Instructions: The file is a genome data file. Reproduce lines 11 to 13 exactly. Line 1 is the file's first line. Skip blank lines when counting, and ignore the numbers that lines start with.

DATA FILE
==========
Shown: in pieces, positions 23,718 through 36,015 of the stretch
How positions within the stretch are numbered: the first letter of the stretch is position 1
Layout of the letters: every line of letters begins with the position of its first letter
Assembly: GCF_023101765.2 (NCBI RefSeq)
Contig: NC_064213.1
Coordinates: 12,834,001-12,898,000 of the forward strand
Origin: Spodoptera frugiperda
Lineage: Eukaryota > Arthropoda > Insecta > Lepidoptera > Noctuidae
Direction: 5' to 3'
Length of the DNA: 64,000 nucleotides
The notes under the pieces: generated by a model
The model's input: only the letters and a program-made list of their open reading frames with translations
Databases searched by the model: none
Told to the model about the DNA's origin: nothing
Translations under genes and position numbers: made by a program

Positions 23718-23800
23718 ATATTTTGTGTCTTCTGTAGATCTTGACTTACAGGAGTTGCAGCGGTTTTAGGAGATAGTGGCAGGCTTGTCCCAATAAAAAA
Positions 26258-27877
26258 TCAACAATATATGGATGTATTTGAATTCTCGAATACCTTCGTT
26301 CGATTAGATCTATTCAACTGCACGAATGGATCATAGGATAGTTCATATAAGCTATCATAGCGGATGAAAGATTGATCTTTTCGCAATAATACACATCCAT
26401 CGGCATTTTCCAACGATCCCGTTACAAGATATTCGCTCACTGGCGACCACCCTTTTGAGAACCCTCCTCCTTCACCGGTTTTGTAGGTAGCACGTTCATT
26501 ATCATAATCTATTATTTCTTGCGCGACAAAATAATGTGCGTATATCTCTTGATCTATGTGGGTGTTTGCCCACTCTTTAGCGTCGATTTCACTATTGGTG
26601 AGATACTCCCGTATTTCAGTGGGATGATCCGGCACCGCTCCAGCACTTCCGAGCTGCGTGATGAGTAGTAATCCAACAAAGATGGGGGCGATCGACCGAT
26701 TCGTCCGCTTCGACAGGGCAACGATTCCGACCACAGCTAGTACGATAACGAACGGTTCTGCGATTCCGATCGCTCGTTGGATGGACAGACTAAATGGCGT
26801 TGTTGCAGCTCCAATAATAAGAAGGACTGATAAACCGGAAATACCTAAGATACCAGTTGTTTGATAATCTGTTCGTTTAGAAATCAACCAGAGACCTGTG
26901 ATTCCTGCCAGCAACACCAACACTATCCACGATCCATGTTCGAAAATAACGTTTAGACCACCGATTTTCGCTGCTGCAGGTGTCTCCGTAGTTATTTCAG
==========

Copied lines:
The notes under the pieces: generated by a model
The model's input: only the letters and a program-made list of their open reading frames with translations
Databases searched by the model: none